Oil prices rose on Monday after Iran ended snap U.N. checks of its nuclear sites and said it was resuming uranium enrichment, sparking fears it might ultimately withhold oil exports.

OPEC's second biggest producer has said it will not use oil as a political weapon, but investors fear worsening relations between Tehran and the U.N. Security Council may lead to a disruption in some 2.4 million barrels of daily crude sales.

U.S. crude had leapt more than $1 in early trade, but later was up 43 cents at $65.80 a barrel on the New York Mercantile Exchange. London Brent gained 63 cents to $64.02.

Iran has warned that any sanctions against it would send oil prices beyond a level industrialized economies could bear.

"Our enemies cannot do a damn thing. We do not need you at all. But you are in need of the Iranian nation," President Mahmoud Ahmadinejad told a crowd in Tehran on Sunday.

Oil has been on the ascent since late December, rising in tandem with tension in OPEC producers Iran and Nigeria and amid an infusion of investment from big-money funds.

Prices touched $69.20 on Jan. 23, nearing August's record $70.85, but have eased as global inventories pile up.

Yet fears of supply disruptions continue to keep consumers on edge.

"While (Iran) said last week it would separate nuclear and oil as issues, it was only last year it said oil could be used as a weapon to get its own way on nuclear," said David Thurtell, commodity strategist at the Commonwealth Bank of Australia.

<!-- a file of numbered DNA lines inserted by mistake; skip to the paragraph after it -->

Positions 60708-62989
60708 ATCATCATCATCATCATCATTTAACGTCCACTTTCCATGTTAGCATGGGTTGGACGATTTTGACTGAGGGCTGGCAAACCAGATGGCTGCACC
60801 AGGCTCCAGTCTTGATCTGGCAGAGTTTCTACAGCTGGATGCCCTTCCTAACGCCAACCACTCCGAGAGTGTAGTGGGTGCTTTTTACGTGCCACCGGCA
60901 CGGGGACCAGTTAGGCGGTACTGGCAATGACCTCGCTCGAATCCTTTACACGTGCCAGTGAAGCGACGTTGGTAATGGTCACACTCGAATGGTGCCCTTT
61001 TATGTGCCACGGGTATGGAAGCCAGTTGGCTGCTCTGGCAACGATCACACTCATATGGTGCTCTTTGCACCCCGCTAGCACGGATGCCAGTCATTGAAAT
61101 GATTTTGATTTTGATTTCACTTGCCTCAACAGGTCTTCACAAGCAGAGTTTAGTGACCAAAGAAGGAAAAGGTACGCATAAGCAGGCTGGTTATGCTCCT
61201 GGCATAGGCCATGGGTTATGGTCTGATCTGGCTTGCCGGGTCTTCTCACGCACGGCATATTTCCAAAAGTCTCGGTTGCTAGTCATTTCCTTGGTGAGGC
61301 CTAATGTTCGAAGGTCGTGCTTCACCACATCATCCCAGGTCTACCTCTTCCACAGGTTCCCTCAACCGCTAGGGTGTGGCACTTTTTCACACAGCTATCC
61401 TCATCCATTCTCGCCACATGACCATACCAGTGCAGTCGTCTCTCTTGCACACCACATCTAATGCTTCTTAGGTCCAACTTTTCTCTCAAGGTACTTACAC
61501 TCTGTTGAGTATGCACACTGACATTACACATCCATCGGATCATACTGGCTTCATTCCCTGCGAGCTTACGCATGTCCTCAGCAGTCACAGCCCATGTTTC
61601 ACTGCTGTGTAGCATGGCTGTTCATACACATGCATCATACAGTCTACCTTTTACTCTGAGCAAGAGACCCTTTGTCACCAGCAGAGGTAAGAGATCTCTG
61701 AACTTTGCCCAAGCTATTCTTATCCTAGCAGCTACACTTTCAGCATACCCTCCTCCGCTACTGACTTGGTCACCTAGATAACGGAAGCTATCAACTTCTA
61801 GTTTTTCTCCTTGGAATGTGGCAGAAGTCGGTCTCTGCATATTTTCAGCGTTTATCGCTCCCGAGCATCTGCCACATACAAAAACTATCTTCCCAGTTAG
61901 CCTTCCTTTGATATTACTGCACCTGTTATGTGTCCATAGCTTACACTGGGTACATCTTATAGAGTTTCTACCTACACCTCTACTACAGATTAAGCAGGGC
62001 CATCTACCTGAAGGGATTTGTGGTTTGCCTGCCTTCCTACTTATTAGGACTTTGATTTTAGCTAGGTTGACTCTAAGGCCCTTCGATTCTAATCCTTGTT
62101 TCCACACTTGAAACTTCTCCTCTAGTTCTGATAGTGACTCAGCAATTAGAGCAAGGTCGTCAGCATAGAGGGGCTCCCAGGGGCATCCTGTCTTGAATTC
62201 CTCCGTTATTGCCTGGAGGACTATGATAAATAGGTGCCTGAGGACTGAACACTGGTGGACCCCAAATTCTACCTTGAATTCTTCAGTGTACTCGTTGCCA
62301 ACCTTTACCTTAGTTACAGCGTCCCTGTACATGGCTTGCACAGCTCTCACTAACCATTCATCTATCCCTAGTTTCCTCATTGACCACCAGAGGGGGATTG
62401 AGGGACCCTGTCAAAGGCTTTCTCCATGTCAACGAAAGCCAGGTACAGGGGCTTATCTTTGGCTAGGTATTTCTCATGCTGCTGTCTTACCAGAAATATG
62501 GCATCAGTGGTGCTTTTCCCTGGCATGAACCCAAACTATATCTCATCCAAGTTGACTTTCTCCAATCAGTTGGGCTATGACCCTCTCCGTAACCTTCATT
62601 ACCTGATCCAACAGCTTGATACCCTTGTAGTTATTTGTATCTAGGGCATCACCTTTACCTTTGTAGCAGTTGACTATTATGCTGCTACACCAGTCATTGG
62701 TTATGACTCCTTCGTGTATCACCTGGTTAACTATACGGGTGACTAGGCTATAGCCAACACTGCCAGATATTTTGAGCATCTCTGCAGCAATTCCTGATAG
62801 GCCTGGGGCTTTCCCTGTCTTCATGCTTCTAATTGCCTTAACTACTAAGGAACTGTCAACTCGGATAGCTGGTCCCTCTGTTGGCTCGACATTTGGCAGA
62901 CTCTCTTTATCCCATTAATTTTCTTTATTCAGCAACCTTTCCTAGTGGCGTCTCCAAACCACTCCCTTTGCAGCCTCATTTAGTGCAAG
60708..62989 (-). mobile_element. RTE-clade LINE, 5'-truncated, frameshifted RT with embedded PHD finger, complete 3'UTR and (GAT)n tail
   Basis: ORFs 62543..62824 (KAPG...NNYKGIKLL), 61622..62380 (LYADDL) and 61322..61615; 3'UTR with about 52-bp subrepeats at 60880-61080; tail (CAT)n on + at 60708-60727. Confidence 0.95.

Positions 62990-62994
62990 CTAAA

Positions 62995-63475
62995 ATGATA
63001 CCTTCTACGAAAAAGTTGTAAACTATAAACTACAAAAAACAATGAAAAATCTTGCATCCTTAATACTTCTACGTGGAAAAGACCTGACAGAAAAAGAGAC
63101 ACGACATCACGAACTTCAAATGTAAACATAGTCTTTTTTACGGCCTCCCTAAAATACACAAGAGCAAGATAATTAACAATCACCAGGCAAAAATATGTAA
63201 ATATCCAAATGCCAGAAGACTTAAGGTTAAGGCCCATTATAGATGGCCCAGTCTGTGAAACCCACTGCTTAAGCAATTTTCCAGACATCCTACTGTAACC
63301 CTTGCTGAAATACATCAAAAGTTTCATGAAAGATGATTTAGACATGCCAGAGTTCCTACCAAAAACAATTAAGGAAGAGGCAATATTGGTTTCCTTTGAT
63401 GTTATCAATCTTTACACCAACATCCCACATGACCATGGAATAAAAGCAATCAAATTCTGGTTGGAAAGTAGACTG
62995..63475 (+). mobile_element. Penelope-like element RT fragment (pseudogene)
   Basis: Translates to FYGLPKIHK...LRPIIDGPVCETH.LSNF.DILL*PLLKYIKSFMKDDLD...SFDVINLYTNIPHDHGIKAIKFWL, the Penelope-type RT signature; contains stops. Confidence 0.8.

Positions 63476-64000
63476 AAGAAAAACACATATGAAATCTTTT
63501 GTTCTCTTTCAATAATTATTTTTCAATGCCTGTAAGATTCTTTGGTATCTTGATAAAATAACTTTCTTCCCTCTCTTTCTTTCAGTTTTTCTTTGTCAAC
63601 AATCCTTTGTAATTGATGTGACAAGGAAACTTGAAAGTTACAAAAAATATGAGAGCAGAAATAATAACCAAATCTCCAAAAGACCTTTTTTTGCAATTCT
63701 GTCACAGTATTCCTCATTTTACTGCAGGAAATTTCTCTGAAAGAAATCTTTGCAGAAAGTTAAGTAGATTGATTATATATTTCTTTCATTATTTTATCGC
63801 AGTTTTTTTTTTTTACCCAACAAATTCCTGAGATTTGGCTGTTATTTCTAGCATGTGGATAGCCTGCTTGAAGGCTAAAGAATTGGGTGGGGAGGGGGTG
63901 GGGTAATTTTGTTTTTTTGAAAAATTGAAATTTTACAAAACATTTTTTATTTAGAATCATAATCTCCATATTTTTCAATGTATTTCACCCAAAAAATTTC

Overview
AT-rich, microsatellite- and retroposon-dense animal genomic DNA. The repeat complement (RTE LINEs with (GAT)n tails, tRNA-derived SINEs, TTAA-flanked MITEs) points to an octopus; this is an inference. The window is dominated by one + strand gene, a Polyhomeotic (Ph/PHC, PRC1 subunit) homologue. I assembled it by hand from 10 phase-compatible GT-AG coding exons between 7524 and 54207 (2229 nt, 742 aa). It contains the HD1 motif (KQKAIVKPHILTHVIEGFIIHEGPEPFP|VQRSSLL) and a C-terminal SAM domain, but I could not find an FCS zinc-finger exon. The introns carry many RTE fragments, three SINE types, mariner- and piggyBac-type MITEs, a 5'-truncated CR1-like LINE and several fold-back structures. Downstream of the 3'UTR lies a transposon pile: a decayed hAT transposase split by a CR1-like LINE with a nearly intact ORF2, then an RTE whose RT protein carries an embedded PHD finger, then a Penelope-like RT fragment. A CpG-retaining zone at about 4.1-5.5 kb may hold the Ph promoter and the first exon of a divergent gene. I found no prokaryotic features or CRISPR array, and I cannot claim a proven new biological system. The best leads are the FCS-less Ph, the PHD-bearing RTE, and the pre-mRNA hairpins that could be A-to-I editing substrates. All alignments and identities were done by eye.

"This all adds fuel to the fire for those concerned about oil supply."

Iran reacted swiftly to Saturday's International Atomic Energy Agency decision to report it to the Security Council, even though the top U.N. body will take no action until the IAEA delivers a full report in March.

Tehran says it needs nuclear technology only to generate electricity.

The Security Council has the power to impose political and economic sanctions but there are divisions among its five permanent members about how to deal with Tehran.

Russia is working particularly hard to avoid sanctions.

Adding to geopolitical uncertainty, Venezuelan President Hugo Chavez told a rally on Saturday that U.S. President George W. Bush was worse than Hitler.

Chavez warned he could shut Venezuelan oil refineries in the United States and sell oil for the U.S. market elsewhere if Washington cut off ties. U.S. officials have made no suggestion of breaking relations.

He also signaled that OPEC price hawk Venezuela wants to keep oil at current levels.